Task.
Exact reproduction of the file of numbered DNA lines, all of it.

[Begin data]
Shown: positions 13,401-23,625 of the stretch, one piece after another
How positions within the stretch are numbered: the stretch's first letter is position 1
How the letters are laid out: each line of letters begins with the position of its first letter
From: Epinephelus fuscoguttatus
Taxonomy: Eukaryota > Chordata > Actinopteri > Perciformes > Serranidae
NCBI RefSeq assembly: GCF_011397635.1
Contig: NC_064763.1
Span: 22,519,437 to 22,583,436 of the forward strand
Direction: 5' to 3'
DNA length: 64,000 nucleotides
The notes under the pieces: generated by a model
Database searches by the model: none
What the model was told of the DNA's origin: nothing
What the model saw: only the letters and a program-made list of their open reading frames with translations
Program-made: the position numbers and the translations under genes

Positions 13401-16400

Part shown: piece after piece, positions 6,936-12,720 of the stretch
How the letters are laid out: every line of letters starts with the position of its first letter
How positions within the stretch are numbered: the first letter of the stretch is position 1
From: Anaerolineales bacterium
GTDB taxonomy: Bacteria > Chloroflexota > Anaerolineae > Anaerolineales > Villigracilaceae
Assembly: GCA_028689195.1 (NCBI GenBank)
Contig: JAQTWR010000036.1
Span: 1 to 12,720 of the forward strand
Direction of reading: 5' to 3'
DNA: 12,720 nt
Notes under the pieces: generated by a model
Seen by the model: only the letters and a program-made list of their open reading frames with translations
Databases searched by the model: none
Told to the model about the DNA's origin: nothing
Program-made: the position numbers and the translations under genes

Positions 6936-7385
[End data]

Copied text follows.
Shown: positions 13,401-23,625 of the stretch, one piece after another
How positions within the stretch are numbered: the stretch's first letter is position 1
How the letters are laid out: each line of letters begins with the position of its first letter
From: Epinephelus fuscoguttatus
Taxonomy: Eukaryota > Chordata > Actinopteri > Perciformes > Serranidae
NCBI RefSeq assembly: GCF_011397635.1
Contig: NC_064763.1
Span: 22,519,437 to 22,583,436 of the forward strand
Direction: 5' to 3'
DNA length: 64,000 nucleotides
The notes under the pieces: generated by a model
Database searches by the model: none
What the model was told of the DNA's origin: nothing
What the model saw: only the letters and a program-made list of their open reading frames with translations
Program-made: the position numbers and the translations under genes

Positions 13401-16400

Part shown: piece after piece, positions 6,936-12,720 of the stretch
How the letters are laid out: every line of letters starts with the position of its first letter
How positions within the stretch are numbered: the first letter of the stretch is position 1
From: Anaerolineales bacterium
GTDB taxonomy: Bacteria > Chloroflexota > Anaerolineae > Anaerolineales > Villigracilaceae
Assembly: GCA_028689195.1 (NCBI GenBank)
Contig: JAQTWR010000036.1
Span: 1 to 12,720 of the forward strand
Direction of reading: 5' to 3'
DNA: 12,720 nt
Notes under the pieces: generated by a model
Seen by the model: only the letters and a program-made list of their open reading frames with translations
Databases searched by the model: none
Told to the model about the DNA's origin: nothing
Program-made: the position numbers and the translations under genes

Positions 6936-7385